What is Bipolar Disorder?
Bipolar disorder used to be known as manic depressive disorder. It’s a serious illness, one that can lead to risky behavior, damaged relationships and careers, even suicidal tendencies — if it’s not treated.
Bipolar disorder is characterized by extreme changes in mood (poles) — from mania to depression. Between these mood swings, a person with Bipolar disorder may experience normal moods.
“Manic” describes an increasingly restless, energetic, talkative, reckless, powerful, euphoric period. Lavish spending sprees or impulsive risky sex can occur. Then, at some point, this high-flying mood can spiral into something darker — irritation, confusion, anger, feeling trapped.
“Depression” describes the opposite mood — sadness, crying, sense of worthlessness, loss of energy, loss of pleasure, sleep problems.
But because the pattern of highs and lows varies for each person, bipolar disorder is a complex disease to diagnose. For some people, mania or depression can last for weeks or months, even for years. For other people, bipolar disorder takes the form of frequent and dramatic mood shifts.
What are the Symptoms?
The primary symptoms of bipolar disorder are dramatic and unpredictable mood swings. The illness has two strongly contrasting phases.
In the manic phase:
• Euphoria or irritability
• Excessive talk; racing thoughts
• Inflated self-esteem
• Unusual energy; less need for sleep
• Impulsiveness, a reckless pursuit of gratification — shopping sprees, impetuous travel, more and sometimes promiscuous sex, high-risk business investments, fast driving
• Hallucinations and or delusions (in cases of bipolar disorder with psychotic features)
In the depressive phase:
• Depressed mood and low self-esteem
• Low energy levels and apathy
• Sadness, loneliness, helplessness, guilt
• Slow speech, fatigue, and poor coordination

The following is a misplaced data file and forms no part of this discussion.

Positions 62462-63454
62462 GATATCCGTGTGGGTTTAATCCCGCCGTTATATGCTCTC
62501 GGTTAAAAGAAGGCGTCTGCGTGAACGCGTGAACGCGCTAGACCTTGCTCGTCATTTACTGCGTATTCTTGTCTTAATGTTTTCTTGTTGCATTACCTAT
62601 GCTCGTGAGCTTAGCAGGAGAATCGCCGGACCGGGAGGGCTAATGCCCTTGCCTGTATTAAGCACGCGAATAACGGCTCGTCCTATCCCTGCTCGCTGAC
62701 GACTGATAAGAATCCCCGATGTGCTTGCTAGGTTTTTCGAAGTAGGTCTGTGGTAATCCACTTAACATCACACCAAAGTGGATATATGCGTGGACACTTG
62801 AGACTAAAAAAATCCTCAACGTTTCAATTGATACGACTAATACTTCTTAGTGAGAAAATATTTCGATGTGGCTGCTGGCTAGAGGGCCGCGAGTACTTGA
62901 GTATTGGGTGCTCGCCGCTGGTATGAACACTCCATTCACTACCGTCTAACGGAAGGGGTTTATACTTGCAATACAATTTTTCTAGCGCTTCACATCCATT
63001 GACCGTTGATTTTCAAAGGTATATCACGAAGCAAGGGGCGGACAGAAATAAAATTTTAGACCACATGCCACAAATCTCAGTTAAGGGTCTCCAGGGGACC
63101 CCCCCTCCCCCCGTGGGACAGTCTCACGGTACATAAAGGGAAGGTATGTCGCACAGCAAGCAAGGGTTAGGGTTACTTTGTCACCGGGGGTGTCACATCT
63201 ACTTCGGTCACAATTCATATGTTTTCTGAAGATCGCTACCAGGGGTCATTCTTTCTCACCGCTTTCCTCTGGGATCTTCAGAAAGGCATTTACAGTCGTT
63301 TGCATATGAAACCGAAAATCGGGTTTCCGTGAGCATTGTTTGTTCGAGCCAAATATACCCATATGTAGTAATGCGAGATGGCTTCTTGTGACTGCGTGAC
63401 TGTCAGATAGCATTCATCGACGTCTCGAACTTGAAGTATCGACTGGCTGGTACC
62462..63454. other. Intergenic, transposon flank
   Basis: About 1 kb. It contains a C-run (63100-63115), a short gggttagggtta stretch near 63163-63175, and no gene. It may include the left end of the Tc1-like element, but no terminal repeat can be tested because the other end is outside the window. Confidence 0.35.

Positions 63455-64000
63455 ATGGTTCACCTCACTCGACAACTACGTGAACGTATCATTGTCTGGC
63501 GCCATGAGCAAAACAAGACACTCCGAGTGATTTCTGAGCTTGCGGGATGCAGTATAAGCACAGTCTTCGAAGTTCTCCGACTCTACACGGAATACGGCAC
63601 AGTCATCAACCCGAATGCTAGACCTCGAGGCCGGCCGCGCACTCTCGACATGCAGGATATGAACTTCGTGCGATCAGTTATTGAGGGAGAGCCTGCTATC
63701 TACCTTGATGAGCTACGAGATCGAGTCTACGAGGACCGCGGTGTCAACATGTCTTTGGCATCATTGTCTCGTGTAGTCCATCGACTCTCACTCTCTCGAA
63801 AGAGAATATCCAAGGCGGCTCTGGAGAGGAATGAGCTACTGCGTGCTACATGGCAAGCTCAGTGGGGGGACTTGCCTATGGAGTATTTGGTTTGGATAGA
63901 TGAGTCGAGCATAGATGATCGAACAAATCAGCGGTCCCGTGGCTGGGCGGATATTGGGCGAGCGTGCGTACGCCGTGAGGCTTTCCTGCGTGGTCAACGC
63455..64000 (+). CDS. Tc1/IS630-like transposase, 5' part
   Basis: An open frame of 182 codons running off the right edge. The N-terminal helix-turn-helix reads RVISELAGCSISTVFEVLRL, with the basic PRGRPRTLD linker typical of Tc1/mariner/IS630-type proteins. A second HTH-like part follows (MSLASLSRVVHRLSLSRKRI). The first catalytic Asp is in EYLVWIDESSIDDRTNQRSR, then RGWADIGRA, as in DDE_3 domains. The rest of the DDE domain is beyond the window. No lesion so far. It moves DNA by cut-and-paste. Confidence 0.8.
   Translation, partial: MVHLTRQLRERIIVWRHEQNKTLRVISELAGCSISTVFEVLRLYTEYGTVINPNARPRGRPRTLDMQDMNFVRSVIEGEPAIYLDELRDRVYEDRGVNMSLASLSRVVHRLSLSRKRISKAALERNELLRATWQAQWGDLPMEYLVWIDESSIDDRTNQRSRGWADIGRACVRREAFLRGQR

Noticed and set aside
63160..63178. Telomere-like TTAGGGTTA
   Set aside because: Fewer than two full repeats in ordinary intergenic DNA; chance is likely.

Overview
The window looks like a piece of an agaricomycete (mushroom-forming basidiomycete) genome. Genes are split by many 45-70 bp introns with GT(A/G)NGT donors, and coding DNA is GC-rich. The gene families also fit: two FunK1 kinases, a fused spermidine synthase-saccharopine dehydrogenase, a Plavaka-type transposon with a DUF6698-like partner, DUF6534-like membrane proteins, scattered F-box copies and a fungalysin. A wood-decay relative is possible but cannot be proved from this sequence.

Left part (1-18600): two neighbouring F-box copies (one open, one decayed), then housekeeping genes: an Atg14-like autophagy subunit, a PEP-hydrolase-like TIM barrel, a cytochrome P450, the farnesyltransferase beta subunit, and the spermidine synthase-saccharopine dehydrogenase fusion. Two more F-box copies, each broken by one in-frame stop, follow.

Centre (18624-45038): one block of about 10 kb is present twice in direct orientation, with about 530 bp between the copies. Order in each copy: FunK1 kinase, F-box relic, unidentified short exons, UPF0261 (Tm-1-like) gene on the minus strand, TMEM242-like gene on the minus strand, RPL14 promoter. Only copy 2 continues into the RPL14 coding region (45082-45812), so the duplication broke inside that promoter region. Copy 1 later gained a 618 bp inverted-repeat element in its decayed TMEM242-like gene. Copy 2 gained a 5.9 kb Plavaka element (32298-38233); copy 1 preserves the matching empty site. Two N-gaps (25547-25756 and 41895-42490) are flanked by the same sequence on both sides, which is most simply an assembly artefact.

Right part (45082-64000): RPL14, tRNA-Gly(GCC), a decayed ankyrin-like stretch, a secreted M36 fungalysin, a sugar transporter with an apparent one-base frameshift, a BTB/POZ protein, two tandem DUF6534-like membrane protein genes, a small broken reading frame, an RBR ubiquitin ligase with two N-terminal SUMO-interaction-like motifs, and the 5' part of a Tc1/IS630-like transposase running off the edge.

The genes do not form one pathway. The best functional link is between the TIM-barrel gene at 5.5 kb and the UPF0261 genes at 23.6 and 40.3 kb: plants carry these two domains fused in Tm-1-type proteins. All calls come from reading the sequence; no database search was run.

• Insomnia or oversleeping
• Suicidal thoughts and feelings
• Poor concentration
• Lack of interest or pleasure in usual activities
A bipolar disorder diagnosis is made only by taking careful note of symptoms, including their severity, length, and frequency. The most telling symptoms of bipolar disorder include severe mood swings (going from extreme highs to extreme lows) that don’t follow a set pattern.
The psychiatrist will ask questions about personal and family history of mental illness. The doctor will also ask detailed questions about symptoms, including how long they last and how frequently they occur. Other questions will focus on reasoning, memory, ability to express oneself, and ability to maintain relationships.
Blood and urine tests — such as a toxicology screening — may be done to rule out other causes of symptoms. In a toxicology screening, blood, urine, or hair are examined for the presence of drugs. Blood tests also include a check of thyroid stimulating hormone (TSH) level, since depression is sometimes linked to thyroid function.
The exact causes of bipolar disorder are unknown. While genetic vulnerability and life stress are involved in triggering it, experts believe that an underlying imbalance of brain chemicals produces the symptoms. When levels of these chemicals are too high, mania occurs. When levels are low, there is depression.